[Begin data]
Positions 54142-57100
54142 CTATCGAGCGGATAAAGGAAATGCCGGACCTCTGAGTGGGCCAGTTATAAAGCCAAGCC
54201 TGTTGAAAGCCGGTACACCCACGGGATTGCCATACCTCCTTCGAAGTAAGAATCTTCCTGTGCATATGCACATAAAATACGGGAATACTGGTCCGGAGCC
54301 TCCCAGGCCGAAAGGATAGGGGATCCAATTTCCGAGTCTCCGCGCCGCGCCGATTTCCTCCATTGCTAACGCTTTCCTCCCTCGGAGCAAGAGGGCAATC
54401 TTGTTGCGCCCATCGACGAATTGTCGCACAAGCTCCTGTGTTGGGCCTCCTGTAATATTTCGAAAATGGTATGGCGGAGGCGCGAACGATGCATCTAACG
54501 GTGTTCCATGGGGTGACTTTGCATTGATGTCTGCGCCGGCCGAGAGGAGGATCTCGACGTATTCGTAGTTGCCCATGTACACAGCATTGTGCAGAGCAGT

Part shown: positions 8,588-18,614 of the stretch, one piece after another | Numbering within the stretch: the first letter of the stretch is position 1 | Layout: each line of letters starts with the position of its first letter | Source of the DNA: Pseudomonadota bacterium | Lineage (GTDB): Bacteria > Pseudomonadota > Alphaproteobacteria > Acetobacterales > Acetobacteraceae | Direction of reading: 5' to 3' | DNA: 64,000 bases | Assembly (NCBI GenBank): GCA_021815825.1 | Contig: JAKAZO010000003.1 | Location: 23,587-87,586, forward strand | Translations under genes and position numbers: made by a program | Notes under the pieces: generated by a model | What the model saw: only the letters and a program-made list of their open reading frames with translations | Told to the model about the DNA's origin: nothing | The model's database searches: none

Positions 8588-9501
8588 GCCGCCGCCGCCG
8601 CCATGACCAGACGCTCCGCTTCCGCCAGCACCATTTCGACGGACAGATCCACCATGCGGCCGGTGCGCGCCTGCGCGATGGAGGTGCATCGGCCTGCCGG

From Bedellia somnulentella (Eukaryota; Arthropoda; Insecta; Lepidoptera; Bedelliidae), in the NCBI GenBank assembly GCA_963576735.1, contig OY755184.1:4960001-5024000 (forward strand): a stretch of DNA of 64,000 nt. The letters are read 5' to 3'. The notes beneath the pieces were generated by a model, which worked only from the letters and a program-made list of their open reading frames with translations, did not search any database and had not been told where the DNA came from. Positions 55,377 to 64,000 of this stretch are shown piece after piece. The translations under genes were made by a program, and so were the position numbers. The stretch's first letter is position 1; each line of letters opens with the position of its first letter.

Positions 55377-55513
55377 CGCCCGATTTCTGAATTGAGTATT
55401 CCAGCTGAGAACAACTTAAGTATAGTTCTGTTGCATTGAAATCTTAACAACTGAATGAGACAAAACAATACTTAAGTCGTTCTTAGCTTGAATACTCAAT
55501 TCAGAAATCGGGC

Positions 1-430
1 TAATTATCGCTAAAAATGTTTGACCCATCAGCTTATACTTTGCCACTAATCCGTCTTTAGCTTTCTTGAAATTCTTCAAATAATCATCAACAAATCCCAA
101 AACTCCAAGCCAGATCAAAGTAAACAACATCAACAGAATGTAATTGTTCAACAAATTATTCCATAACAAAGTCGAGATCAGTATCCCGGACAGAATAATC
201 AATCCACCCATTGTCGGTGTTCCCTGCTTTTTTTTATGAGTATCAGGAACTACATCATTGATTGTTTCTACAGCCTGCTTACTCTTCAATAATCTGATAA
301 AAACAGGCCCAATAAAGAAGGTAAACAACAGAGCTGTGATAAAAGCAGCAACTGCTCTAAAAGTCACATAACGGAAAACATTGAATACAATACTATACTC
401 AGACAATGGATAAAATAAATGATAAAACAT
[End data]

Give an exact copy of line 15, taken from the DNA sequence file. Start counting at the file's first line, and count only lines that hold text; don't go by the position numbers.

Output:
55501 TCAGAAATCGGGC